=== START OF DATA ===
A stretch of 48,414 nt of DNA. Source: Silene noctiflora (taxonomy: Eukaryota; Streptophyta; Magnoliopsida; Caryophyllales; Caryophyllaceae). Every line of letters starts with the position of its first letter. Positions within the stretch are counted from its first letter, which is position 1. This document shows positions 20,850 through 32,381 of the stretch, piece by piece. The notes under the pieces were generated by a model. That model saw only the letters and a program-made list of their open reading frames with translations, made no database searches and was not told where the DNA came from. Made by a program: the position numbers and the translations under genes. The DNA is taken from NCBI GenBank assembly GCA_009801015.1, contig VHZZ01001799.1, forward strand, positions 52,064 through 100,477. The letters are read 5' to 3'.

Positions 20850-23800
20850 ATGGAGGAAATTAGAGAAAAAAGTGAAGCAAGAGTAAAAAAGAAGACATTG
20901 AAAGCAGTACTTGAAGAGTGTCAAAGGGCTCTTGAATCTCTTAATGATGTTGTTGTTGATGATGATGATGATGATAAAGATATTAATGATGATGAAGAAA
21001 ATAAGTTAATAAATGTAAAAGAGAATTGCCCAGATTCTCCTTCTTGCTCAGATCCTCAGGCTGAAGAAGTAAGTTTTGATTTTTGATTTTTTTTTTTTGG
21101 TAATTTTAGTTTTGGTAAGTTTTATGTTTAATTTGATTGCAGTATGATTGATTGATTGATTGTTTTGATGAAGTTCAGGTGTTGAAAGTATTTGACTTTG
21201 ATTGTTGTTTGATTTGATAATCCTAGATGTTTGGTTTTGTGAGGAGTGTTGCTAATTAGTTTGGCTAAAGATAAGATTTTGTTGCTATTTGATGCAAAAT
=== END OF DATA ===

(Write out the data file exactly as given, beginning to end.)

A stretch of 48,414 nt of DNA. Source: Silene noctiflora (taxonomy: Eukaryota; Streptophyta; Magnoliopsida; Caryophyllales; Caryophyllaceae). Every line of letters starts with the position of its first letter. Positions within the stretch are counted from its first letter, which is position 1. This document shows positions 20,850 through 32,381 of the stretch, piece by piece. The notes under the pieces were generated by a model. That model saw only the letters and a program-made list of their open reading frames with translations, made no database searches and was not told where the DNA came from. Made by a program: the position numbers and the translations under genes. The DNA is taken from NCBI GenBank assembly GCA_009801015.1, contig VHZZ01001799.1, forward strand, positions 52,064 through 100,477. The letters are read 5' to 3'.

Positions 20850-23800
20850 ATGGAGGAAATTAGAGAAAAAAGTGAAGCAAGAGTAAAAAAGAAGACATTG
20901 AAAGCAGTACTTGAAGAGTGTCAAAGGGCTCTTGAATCTCTTAATGATGTTGTTGTTGATGATGATGATGATGATAAAGATATTAATGATGATGAAGAAA
21001 ATAAGTTAATAAATGTAAAAGAGAATTGCCCAGATTCTCCTTCTTGCTCAGATCCTCAGGCTGAAGAAGTAAGTTTTGATTTTTGATTTTTTTTTTTTGG
21101 TAATTTTAGTTTTGGTAAGTTTTATGTTTAATTTGATTGCAGTATGATTGATTGATTGATTGTTTTGATGAAGTTCAGGTGTTGAAAGTATTTGACTTTG
21201 ATTGTTGTTTGATTTGATAATCCTAGATGTTTGGTTTTGTGAGGAGTGTTGCTAATTAGTTTGGCTAAAGATAAGATTTTGTTGCTATTTGATGCAAAAT